Even simple things can get overlooked when we are terribly worried or frightened for a loved one. Things like remembering to drink water, go for a walk, eat healthy food, and other basic self-care tasks can easily get pushed to the side or forgotten. Doing our best to maintain our basic self-care routine and take care of ourselves can do wonders for our spirit and energy.

Seek Help for Yourself

It may seem counterintuitive when we know someone with alcoholism and addiction who is suffering to consider getting help for ourselves. After all, we aren’t the one with the problem — or are we? We are frightened, worried sick, and feeling helpless, but at least we recognize there is a problem. It may still be some time before the alcoholic or addict we care about admits they have a problem. But we already have, so maybe it would serve us best if we sought help.

It’s important to lean on our community of friendship and support during any times of trouble or turmoil, though having a loved one with alcoholism or addiction can be a hard thing to share with others. If we are able to be open and honest with them and we feel like they could understand, then by all means we should. Whether or not we can share with our community, it would also be a good idea to look into regular sessions with a therapist for ourselves. It can be beneficial to have regular meetings with a therapist as we navigate this terrible experience. They often have helpful insights to keep us afloat and can possibly help us understand more about what our loved one is suffering.

Last, and most important of all, there is an entire 12-Step fellowship built entirely for those who love an alcoholic or addict. They can be found just as easily by a quick internet search. By adapting the same 12-Step program for the loved ones of alcoholics and addicts, they have helped countless people recover and live full, happy lives while being close to someone afflicted by the disease. Many could benefit from engaging with this fellowship that relates so intimately and helps each other through similar experiences.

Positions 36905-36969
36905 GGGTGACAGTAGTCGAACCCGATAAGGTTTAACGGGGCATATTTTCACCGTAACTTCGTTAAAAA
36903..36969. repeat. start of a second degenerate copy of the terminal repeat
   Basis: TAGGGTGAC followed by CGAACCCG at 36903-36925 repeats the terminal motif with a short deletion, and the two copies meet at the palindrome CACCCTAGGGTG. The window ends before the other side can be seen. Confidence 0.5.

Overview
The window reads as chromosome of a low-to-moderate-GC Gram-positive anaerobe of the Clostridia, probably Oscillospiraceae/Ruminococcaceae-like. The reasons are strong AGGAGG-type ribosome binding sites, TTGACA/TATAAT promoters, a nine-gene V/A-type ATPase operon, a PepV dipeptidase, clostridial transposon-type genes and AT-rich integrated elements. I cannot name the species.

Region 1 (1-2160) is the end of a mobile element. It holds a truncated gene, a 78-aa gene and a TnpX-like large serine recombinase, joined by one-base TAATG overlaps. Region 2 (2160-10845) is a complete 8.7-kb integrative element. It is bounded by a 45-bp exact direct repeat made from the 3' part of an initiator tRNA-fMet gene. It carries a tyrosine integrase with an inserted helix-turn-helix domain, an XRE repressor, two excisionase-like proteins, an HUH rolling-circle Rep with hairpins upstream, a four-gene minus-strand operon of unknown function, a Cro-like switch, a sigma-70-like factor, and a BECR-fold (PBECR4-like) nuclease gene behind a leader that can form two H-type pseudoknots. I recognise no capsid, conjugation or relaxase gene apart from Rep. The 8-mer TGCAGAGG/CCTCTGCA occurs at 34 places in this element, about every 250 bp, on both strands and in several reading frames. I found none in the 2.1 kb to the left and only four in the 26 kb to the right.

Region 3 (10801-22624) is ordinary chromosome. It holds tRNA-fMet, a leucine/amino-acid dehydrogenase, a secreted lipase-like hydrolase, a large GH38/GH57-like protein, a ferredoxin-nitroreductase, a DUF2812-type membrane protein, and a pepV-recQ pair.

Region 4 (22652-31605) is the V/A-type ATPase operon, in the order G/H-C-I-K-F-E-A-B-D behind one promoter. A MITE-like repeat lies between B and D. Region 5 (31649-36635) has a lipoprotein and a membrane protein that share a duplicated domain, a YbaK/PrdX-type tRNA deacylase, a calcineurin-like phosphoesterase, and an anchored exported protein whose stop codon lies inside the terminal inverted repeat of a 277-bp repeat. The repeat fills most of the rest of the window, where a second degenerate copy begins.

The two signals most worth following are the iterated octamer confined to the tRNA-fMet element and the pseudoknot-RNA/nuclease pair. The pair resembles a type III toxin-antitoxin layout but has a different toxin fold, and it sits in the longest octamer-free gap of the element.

Alcoholism and addiction aren’t only devastating for those who have the disease, but for all who know and love them. We watch them suffer and hope that they will finally admit their problem and seek the help available to them. For those of us who love an alcoholic or addict, there is help available for us, too. No matter what side of the coin we find ourselves on, we must never allow ourselves to lose hope. We can take comfort in being able to grow through difficult times, try our best to be loving, and seek help for ourselves. When your loved one is ready to enter recovery for alcoholism or addiction, Jaywalker Lodge is here for you. We specialize in helping those who have struggled to maintain their sobriety, despite an earnest desire to do so. To learn more about our programs for men, call us today at (866) 529-9255.

author avatar
Stefan Bate, MA, LAC, CCTP Chief Clinical Officer
Stefan Bate, BA, MA, LAC holds a Master's Degree in Applied Psychology from Regis University and is a Licensed Addiction Counselor in the state of Colorado. Stefan has wide-ranging experience in the field of addiction recovery including: working as a recovery coach, therapist, and program director.